Williams (The Mimic’s Own Voice, 2011) hits the road with bluesmen Brother Ben and Silent Sam.
"[S]moking dynamite and drinking TNT," Brother Ben makes magic moaning the blues and slide-fingering a beat-up guitar. Ben, the last "True Delta Bluesman," works with sideman Silent Sam Stamps, who wrings a blues harp till it cries like his hero, Sonny Boy Williamson. Brother Ben is Wilton Mabry, his real identity employed as the name of the pair’s parsimonious manager. Silent Sam is Peter Owens, a Big Ten cum laude graduate, middle-class boy captured by the blues wailing on Detroit radio direct from the Delta. In the year 2000, working to keep the Brother Ben legend alive with a 1976 Cadillac Fleetwood Brougham and thrift store two-for-a-dollar polyester flares and iridescent shirts, the duo leave Los Angeles and wander coast to coast playing roots music. Brother Ben’s fans bring him pints of Old Crow, but Ben prefers steamed vegetables, green tea, brown rice and his Volvo. For talkative, curious Peter, Silent Sam’s also an act, all shuffle and jive, yas suh, while worrying "[t]hat the act doesn’t ruin how much the music means to me." While this is a road-trip story, it’s also a more profound experience—a sometimes-sardonic, sophisticated take on race in America, on fame, on mostly white artistic wannabes and acolytes co-opting black experience. There’s the Canadian investor replicating a Delta juke joint in Las Vegas; and Audrey and April, attempting to bed every circuit-riding blues musician; and the poseur rappers, N2K Posse, sampling Brother Ben for their hook. With allusions to cultural touchstones from Elvis to Robert Johnson, from Cosby to Oscar Wilde, Williams’ metaphorical tale addresses the dualities African-Americans navigate in the American cultural maze while also dealing with the truths we all tell ourselves and the truths we let others see.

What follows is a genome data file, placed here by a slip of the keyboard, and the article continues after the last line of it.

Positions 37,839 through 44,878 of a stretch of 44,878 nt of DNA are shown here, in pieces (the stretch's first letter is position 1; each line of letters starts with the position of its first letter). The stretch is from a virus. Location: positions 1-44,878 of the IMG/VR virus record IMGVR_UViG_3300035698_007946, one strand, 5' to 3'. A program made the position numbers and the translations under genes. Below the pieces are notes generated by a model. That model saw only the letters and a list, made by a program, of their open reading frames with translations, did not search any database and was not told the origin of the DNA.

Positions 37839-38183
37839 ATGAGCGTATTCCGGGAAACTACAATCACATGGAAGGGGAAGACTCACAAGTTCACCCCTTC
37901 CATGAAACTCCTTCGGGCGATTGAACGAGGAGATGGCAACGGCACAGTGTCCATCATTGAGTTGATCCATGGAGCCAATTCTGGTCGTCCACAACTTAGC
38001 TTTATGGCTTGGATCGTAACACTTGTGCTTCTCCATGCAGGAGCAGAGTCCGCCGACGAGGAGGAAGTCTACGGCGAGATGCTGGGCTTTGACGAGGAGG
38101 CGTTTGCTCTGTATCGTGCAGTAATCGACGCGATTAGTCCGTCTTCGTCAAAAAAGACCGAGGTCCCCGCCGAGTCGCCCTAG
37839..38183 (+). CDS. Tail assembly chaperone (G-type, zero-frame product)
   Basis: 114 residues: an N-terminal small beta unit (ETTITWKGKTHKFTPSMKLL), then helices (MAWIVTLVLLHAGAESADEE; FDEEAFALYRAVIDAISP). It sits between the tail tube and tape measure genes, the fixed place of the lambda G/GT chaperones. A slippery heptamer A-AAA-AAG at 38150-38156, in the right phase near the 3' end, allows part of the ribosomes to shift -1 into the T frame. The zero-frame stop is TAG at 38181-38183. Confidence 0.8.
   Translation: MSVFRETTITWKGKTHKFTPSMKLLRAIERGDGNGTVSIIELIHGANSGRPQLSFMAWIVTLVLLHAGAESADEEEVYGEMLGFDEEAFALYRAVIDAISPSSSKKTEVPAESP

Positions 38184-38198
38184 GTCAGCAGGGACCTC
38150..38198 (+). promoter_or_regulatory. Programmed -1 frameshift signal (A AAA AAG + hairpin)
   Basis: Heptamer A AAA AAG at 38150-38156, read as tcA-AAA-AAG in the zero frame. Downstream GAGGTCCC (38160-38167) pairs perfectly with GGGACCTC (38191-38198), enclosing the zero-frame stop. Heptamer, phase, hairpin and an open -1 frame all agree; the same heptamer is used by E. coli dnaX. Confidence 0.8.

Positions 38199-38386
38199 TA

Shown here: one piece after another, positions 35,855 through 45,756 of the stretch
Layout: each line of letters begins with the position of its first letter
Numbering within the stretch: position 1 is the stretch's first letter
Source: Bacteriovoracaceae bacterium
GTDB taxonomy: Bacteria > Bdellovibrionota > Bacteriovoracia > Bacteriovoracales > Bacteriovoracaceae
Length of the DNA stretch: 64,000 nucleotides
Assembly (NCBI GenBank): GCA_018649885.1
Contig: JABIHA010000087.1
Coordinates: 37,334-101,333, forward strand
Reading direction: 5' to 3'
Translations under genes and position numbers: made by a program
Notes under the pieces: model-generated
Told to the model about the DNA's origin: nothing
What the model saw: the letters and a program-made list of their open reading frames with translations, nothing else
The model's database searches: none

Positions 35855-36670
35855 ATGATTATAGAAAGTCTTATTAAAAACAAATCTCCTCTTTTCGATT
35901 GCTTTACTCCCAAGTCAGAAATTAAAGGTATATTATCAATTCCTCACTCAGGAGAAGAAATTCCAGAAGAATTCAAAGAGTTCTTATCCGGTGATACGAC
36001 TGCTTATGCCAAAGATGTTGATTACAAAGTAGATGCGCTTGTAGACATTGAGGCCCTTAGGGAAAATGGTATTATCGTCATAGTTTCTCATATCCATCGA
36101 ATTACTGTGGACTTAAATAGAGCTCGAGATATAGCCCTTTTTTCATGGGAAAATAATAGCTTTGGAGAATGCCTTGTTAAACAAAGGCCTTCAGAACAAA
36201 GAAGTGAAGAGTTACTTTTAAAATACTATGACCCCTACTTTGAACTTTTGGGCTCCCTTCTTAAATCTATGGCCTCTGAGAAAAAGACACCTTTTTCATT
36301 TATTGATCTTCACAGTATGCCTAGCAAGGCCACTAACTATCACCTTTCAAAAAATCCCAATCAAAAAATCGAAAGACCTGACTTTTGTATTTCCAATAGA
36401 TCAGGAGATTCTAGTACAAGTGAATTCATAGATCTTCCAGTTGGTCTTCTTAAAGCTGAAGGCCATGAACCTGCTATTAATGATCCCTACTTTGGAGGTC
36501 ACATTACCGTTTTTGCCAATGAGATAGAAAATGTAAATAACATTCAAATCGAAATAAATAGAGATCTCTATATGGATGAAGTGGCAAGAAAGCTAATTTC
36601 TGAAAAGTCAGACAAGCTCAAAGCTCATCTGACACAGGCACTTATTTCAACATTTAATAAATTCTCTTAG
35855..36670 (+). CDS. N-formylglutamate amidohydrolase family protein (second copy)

Part elegy, part master-student story, part road-trip Americana, Williams riffs on the dichotomy between appearance and reality.